The Larch (But Not Really)

The puppy and I spent the last week at my best friend’s house, hanging with her and her husband, making wedding plans and being lazy. It was a “farm hiatus,” the only one I’ll get for quite a while. So many awesome purchases and plans for our little wedding soirée that I can hardly stand how cool we are.

A week away from the farm with the partner in charge (who works more than full time) went okay. Nobody died. However, SO MANY WEEDS. But honestly, our seeds/seedlings are so new that it’s only been in the past week that we can tell the difference between them and weeds. The YAY thing is that the seeds I thought had failed AGAIN have germinated and are thriving, both in the big garden and the potager. We have:

  • Corn
  • Beans (purple and green pole)
  • Squash
  • Broccoli Raab
  • Carrots
  • Six different types of tomatoes
  • Four different types of hot peppers
  • Beets
  • Cucumbers
  • Potatoes
  • Scallions, chives, onions
  • Cabbage
  • Cilantro, lavender, rosemary, thyme, basil

Still to go in (late): garlic, peas.  We got some weeding done yesterday and installed home-made tomato cages. We also got some herbs and extra tomato and pepper varieties installed. This week, I’m building bean teepees out of saplings and twigs, weeding, mulching, and cleaning out the chicken yard.

THE NETTLE IS DEAD!!! But to be honest, I don’t think me and my vinegar jihad made any difference (I don’t think the vinegar was strong enough). I think nettle is just super stupid and committed suicide. Either way, I’m clearing that crap out of the chickens’ yard this week, because it’s almost time to introduce the new chickens! They’re almost fully feathered out and will have a little get-to-know-you week, segregated behind a defensive line of chicken wire. Then it’s on! Give me some eggs you ingrates!!!

No longer "The Mysterious Larch"...it's actually a Mulberry.

The berries will stain your life purple.

The most exciting news is this: What I though was just a really pretty tree in our yard (of indeterminate lineage) turns out to be a Mulberry! I went out there to hang a birdhouse yesterday, and BLAMMO, 500 kajillion Mulberries!!! So we laid out plastic sheeting, whacked the crap out of that sucker and we now have about two gallons of the things, ready for me to clean this morning and throw into freezer bags.  How cool is that?? I’ve never eaten one, and it turns out they taste just like sweet tea! Weird and fantastic. I’m looking forward to peach/mulberry pie, mulberry ice cream, mulberry preserves. I learned how to make freezer jam, so that’s happening. We ought to have about six gallons before this thing runs its course. Yay team!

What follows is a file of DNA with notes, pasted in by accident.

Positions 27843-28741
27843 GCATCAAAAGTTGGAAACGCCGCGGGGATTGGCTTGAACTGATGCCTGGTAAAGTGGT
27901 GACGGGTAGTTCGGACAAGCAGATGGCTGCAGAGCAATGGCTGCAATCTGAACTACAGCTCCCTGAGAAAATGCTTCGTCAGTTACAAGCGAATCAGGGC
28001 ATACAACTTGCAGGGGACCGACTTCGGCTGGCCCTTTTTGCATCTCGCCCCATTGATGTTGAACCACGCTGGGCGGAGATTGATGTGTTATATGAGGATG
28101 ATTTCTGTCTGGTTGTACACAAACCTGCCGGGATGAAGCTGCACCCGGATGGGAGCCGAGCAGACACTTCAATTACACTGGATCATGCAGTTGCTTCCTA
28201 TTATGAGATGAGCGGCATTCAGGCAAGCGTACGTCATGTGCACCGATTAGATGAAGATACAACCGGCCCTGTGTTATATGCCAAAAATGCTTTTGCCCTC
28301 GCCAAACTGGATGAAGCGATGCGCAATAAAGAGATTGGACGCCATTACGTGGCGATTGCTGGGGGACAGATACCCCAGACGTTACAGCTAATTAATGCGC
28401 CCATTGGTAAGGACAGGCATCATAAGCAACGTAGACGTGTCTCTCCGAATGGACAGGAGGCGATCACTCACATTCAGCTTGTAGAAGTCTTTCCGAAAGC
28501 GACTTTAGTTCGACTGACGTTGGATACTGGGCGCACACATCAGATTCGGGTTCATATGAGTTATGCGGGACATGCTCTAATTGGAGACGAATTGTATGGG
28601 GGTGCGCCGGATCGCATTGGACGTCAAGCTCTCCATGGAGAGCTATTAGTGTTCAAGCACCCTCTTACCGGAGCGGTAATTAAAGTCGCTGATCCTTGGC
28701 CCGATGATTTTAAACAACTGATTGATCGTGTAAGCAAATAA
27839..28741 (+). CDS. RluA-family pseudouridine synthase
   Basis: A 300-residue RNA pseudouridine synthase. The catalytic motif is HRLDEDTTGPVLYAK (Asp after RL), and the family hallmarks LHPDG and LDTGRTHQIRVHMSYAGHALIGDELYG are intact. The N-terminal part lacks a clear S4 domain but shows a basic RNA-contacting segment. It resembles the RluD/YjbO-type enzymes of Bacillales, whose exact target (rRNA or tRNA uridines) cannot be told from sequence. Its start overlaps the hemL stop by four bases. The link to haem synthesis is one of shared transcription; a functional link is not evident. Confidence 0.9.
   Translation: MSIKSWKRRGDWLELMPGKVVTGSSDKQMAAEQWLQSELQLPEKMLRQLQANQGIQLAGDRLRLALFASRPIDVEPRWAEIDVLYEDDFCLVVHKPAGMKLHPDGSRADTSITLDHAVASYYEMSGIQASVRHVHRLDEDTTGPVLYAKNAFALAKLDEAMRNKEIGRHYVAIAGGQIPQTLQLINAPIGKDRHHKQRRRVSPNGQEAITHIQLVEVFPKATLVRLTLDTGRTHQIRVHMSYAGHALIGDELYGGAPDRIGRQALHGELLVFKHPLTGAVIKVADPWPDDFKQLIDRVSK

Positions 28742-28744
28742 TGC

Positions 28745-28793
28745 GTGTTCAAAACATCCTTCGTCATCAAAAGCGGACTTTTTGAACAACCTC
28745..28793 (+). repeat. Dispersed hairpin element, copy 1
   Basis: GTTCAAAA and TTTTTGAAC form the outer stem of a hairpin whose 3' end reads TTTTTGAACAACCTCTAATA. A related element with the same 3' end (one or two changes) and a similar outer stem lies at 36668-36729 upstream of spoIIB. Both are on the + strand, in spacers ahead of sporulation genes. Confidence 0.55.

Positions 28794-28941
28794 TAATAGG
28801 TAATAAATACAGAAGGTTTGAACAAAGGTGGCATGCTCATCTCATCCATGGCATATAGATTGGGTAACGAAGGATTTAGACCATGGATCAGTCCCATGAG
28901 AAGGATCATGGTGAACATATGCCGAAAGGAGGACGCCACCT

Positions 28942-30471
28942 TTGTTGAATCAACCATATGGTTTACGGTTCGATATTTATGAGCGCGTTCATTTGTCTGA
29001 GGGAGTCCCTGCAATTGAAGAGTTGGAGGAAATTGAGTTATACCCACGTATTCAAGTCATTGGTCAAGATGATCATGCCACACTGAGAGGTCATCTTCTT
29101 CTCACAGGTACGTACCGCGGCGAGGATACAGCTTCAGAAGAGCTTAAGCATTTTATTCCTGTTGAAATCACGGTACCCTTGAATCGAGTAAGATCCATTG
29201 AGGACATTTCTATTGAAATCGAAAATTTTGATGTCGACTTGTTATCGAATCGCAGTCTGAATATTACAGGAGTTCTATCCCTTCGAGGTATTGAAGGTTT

Also, I’m going on another full-blown rant later today. Gird your loins.

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8 thoughts on “The Larch (But Not Really)

  1. Bana Elzein says:

    I don’t know if it was because it was a mulberry tree or just because, but our mulberry played host to the annual cicada eruption. Every year for about 2-3 weeks cicada bugs would climb out of the ground, up the tree and do their thing where they chyrsalise and turn into flying bugs. They never bothered anything cuz it all happened at night and all we’d see were the skins clinging to bark of the branches. I always thought it was pretty cool.
    Have the chickens come out of their coop yet? What are you feeding them? What’s their routine like? Just wondering why they haven’t started laying yet. Some breeds don’t lay as many eggs/year as other breeds so they may have not entered their egg laying cycle yet. Heritage breeds often only lay between 100-200/year where as other commercial breeds will lay over 300/year. I know our chickens never laid in the winter but I don’t remember when they started up again. I do remember that the first few eggs of each season could be some weird shapes and sizes before they got their egg-laying muscles warmed up right. 🙂

    • Cicadas completely oog me out. Nothing will squick me out quicker than one of those weird, prehistoric beasts flying into my hair.

      As for the chickens, I don’t know what the hell. I open up the coop every day and leave treats out the door so they’ll go out there. They do a little, but mostly not. I fling feed out there, and talk to them every day. They have a super-safe coop (that I close them into every night) with nesting boxes, and they’ve only cursorily checked them out. They roost at night and hang out on the dirt floor during the day. They’re getting layer feed, oyster shell, grit, and treats (a bagged seed assortment), all the water they want and even a patch of diatemaceous earth to roll around in. They are a golden-laced Wyandotte and a Plymouth barred rock. I know they’re old enough to lay. ADVICE, PLEASE.

  2. Bana Elzein says:

    oh also.. if you have any other unidentified trees on your property, send me some pictures. I was fairly decent with tree ID at school.

  3. The very idea of you and A beating a tree with a stick and berries raining down on a sheet while you yell THESE TASTE LIKE SWEET TEA with expletives thrown in here and there make me wish I were your neighbour.

    Also, nettles. F U. Please commit suicide like these ones. I walked on one in my grass. WHAT ARE YOU DOING HERE? My chickens do not love you.

  4. feastfromtheland says:

    new goal: learn to make freezer jam.

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